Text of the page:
If you don’t believe the old saying, “There’s no such thing as a free lunch,” please keep reading.
Thousands of consumers have entered into various commitments and become dissatisfied for one reason or another. At some point they have tried to cancel their agreement, only to have a customer service representative talk them out of it.
The incentive to stay on is often some “free” service. Stick with us, the sales pitch goes, and we’ll throw in a month or two of service “for free.”
Now, a really dissatisfied customer might stand firm … or at least partially firm. In an effort to reach some middle ground (which, in our experience, most consumers are willing to do), the consumer might agree to accept the free period of service only if he or she still can cancel. In our experience, the answer from the customer service person is often, “Sure, you can.”
The truth is, many times you sure can’t. Consumer advocates’ blog sites are filled with stories about customers being promised they could negate an agreement, only to be billed after the fact. Many are charged, not only for the time their agreement was in force, but also for that “free” time. Sometimes charges continue well after a customer thought service was canceled.
We can only pass along the advice of those who have dealt with many more such complaints than we have. The website consumeraffairs.com cites a case in which a woman was told her security service would be canceled after her two months’ free service; she was assured there was no need to call back and affirm her decision to cancel.
Later, she received bills for the two months of “free” service; she ignored them. When she called to complain, she was told to pay up or her account would be turned over to collections.
Consumer Affairs’ advice (with which we agree) is to turn down any offer to extend unsatisfactory service “for free.” If it’s unsatisfactory, what’s the point of staying with it, even if it is really free?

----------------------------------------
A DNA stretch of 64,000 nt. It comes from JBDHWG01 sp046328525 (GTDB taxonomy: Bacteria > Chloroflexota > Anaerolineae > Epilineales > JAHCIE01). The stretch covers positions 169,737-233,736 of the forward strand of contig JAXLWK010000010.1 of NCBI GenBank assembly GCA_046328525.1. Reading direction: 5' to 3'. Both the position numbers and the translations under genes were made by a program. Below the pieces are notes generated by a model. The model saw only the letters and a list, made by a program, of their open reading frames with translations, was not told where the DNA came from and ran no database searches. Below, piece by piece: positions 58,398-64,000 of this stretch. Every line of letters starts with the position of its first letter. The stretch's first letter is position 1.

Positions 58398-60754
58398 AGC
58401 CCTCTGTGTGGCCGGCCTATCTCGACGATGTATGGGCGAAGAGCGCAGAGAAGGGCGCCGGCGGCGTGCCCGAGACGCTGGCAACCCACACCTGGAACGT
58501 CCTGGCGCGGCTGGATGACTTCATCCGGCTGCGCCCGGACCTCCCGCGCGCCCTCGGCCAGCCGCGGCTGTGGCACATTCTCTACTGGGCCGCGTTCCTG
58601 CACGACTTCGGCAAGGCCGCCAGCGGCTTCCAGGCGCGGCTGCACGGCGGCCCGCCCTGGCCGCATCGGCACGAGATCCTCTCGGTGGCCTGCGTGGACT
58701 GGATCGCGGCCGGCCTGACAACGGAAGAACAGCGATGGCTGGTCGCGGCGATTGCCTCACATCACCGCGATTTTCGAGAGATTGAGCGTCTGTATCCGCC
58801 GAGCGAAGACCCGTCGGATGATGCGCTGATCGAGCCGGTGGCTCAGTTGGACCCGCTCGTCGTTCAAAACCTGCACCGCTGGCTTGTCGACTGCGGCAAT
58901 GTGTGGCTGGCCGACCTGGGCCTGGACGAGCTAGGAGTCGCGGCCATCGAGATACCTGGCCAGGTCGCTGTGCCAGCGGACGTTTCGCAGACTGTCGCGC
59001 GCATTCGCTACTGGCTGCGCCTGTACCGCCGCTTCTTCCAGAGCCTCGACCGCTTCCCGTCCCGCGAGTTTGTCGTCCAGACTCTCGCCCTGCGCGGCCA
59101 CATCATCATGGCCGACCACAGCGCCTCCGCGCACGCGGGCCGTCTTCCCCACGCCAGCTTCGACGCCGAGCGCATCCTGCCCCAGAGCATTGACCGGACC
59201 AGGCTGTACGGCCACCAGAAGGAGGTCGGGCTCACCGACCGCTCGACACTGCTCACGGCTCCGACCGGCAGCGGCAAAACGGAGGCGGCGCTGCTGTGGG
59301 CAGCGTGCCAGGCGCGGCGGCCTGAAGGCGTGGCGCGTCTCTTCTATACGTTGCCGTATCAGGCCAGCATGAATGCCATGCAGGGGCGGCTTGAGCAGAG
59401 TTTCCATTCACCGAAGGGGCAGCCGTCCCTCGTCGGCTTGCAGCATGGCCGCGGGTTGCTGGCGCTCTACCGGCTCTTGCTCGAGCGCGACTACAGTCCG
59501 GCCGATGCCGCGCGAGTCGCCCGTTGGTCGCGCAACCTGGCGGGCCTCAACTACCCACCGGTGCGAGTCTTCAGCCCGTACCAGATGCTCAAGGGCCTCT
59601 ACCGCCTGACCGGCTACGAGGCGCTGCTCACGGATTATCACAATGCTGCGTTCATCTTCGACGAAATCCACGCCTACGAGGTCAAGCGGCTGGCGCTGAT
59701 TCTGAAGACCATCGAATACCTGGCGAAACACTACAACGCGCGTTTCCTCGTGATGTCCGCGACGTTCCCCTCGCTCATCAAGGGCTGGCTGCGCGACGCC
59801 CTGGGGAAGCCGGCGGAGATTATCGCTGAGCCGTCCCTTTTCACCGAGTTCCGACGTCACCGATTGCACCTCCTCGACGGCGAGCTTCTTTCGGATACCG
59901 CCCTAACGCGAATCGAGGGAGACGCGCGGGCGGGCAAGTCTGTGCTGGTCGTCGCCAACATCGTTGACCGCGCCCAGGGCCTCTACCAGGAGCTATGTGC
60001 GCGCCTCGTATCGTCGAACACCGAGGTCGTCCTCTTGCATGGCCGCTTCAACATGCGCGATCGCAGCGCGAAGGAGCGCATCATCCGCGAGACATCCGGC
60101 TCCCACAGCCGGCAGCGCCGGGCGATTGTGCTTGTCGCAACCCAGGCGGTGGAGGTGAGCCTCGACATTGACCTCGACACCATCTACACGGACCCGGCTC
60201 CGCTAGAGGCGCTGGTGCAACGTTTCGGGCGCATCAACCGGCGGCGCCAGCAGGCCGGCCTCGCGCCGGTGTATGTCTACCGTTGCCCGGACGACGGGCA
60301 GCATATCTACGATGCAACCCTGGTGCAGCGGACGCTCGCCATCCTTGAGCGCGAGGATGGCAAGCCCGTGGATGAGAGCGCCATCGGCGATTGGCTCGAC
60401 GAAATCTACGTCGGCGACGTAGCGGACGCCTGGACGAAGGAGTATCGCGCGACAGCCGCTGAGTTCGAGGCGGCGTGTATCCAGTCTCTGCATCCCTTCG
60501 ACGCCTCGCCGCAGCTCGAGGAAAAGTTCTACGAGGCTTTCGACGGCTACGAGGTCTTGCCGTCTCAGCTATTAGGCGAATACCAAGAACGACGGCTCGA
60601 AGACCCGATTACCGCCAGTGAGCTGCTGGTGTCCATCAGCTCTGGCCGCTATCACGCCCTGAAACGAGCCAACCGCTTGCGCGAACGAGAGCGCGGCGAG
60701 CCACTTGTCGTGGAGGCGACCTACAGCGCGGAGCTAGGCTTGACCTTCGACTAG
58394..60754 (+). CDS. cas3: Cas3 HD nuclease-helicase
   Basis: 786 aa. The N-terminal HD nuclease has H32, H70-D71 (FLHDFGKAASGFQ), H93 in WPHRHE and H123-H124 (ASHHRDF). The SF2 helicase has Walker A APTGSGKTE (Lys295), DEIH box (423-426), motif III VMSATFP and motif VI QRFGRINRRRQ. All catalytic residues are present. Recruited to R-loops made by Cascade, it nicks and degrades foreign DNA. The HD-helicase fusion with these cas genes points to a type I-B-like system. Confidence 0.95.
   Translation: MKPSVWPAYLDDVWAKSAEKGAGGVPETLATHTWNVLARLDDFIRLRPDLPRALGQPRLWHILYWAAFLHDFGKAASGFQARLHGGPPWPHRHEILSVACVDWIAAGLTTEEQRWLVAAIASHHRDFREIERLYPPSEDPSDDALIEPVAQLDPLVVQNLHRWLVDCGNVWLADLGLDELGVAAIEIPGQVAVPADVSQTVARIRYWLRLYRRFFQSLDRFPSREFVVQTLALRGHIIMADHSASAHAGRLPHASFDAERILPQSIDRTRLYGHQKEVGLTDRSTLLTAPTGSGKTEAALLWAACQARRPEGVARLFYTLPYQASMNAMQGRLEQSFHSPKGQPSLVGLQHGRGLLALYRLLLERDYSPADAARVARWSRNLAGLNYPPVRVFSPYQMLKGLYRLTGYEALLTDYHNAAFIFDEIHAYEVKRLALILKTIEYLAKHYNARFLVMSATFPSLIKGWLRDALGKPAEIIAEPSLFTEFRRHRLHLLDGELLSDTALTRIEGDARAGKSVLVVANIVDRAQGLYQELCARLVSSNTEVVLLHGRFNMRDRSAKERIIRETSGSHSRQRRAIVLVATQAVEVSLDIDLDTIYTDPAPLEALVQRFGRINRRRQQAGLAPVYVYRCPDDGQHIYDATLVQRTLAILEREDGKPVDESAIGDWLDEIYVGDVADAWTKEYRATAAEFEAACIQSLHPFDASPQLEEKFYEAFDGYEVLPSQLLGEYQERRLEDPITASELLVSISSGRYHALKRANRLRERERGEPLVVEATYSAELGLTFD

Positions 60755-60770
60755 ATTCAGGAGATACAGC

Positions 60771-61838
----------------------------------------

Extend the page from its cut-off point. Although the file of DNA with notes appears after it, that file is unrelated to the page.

Accepting the free service negates your decision to cancel your agreement. When a bill shows up, it’s your word against the customer service representative’s. Guess who the company is going to believe?
We might like to accept a salesperson’s word at face value. The truth is, that verbal assurance is worth a lot less in a legal sense than a company’s written policy.
When agreeing to accept any service, the Better Business Bureau advises:
• Get the agreement in writing;
• Read terms and conditions carefully;
• Check every bill closely for unexpected charges;
• Mark your calendar for any needed action on your part;
• If you can’t reach an agreement, file a complaint.
We also would remind readers to be wary of verbal agreements reached over the telephone. While these may seem to resolve a dispute, they almost surely will not have the force of a written contract.
Consumer Forum is a collaboration of the Bangor Daily News and Northeast CONTACT, Maine’s membership-funded, nonprofit consumer organization. Individual and business memberships are available at modest rates. For assistance with consumer-related issues, including consumer fraud and identity theft, or for information, write: Consumer Forum, P.O. Box 486, Brewer 04412, or go to necontact.wordpress.com, or email firstname.lastname@example.org.